Slovakia (Picture from Wikimedia)Slovakia is the smallest country in Central Europe and also has the smallest population. When it became independent in 1993, it had to face a number of challenges, notably in setting up an administrative system, restructuring its industry, refocusing its economic exchanges towards the West and tackling political upheavals.

In 1999, it reformed its education system, redefined the curriculum, reinforced foreign language learning and developed examination certification. Structural reforms to the education system still have to be accomplished.


The Slovak education system – 2014


Slovak System (© Onisep / Elise Veteau)




The vocational pathway in Slovakia


Secondary education

After 9 years of compulsory schooling, pupils can enter high school, a specialised secondary school or vocational training school after passing an entrance examination. There are more applicants than places available.

Studies at high school (Gymnasium) last for 4 or 5 years in bilingual schools and prepare pupils for higher education. Pupils take the Maturitná school-leaving certificate at the end of their studies.

In specialised secondary schools, courses last for 4 years. The Maturitná school-leaving certificate is also taken at the end of this period. Pupils are trained for middle management positions or continue their studies in non-university tertiary education.



Vocational training schools prepare pupils through apprenticeships. Training lasts for 3 years. Theoretical classes take place at school and practical vocational training in enterprises. At the end of the course, which is validated by an apprenticeship certificate, pupils join the labour market. They can also continue their education in order to pass the Maturita.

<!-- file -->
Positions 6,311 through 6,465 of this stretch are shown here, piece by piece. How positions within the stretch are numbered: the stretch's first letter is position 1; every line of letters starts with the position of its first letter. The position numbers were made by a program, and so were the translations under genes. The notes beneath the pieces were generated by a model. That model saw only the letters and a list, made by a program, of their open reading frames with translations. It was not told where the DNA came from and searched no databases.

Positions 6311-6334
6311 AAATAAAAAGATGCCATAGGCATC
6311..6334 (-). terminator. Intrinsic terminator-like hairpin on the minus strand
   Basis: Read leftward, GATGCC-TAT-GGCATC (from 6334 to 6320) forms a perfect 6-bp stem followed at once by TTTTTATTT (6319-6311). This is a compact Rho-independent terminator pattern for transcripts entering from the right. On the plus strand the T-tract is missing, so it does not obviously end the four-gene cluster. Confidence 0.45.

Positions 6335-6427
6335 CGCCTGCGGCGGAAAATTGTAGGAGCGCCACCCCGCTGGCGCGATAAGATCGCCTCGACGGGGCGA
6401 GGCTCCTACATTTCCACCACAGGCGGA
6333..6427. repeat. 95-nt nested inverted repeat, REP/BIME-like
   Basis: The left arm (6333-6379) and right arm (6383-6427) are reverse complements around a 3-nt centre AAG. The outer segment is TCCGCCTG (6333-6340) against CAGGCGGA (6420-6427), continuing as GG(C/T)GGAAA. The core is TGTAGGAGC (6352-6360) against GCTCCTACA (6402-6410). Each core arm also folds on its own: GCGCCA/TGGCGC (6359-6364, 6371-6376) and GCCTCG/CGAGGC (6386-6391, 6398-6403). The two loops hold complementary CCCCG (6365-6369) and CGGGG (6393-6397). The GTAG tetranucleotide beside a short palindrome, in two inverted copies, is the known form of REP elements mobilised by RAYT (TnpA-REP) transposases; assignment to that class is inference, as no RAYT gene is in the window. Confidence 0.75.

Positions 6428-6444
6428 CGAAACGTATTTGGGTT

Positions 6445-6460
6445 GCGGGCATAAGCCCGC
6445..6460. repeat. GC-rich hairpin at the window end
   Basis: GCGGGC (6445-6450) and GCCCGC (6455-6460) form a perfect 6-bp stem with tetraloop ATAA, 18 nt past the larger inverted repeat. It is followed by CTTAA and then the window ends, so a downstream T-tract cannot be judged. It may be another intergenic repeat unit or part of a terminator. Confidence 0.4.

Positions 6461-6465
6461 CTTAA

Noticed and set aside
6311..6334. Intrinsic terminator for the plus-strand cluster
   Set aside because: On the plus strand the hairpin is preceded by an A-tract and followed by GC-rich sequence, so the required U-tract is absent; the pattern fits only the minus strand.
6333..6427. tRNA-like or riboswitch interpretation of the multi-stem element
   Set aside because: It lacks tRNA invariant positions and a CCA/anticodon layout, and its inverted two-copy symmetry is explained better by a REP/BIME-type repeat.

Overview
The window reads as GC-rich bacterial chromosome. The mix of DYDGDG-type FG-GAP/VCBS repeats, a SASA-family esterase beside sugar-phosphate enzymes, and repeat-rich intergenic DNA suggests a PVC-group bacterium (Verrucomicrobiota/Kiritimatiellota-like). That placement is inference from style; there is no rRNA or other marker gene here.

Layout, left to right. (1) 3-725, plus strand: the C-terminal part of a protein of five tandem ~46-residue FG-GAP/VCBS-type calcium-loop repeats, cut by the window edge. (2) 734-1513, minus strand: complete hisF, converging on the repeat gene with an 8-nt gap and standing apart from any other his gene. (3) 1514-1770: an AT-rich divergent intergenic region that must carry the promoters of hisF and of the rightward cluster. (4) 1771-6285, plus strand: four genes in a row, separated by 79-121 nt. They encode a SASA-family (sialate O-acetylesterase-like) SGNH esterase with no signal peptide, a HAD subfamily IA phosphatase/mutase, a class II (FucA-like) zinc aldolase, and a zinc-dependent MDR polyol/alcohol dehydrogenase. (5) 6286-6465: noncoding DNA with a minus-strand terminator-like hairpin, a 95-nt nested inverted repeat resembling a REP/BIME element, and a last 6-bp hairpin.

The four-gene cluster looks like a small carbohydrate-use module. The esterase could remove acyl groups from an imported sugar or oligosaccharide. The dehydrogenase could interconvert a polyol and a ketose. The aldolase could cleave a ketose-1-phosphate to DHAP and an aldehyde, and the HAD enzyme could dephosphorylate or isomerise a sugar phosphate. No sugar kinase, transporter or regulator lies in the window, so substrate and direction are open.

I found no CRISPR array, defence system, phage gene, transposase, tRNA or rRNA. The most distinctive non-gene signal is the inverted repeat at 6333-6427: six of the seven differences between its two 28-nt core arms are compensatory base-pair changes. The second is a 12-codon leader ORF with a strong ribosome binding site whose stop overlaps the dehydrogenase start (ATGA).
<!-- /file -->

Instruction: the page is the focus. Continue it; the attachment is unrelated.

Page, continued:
« Post-Maturitná«  education is available and enables students to add new skills or pursue further studies in their first professional qualification.


Key figures

  • Slovakia became the world’s leading car-maker per inhabitant. Volkswagen, Peugeot-Citroen, Hyundai and Ford have set up large-scale production units. Other large multinational companies have settled there in sectors such as electrical household appliances, computing and the agri-food business. ( – 2014)
  • In 2013, the unemployment rate for young people in Slovakia was high: 33.6%. (Eurostat – 2014)
  • The number of students has risen considerably since 1990 (+75%) and for the academic year 2002-2003 stood at 147,900 students enrolled at university. (Europe-et-formation – 2012)

Last update : 28/08/2014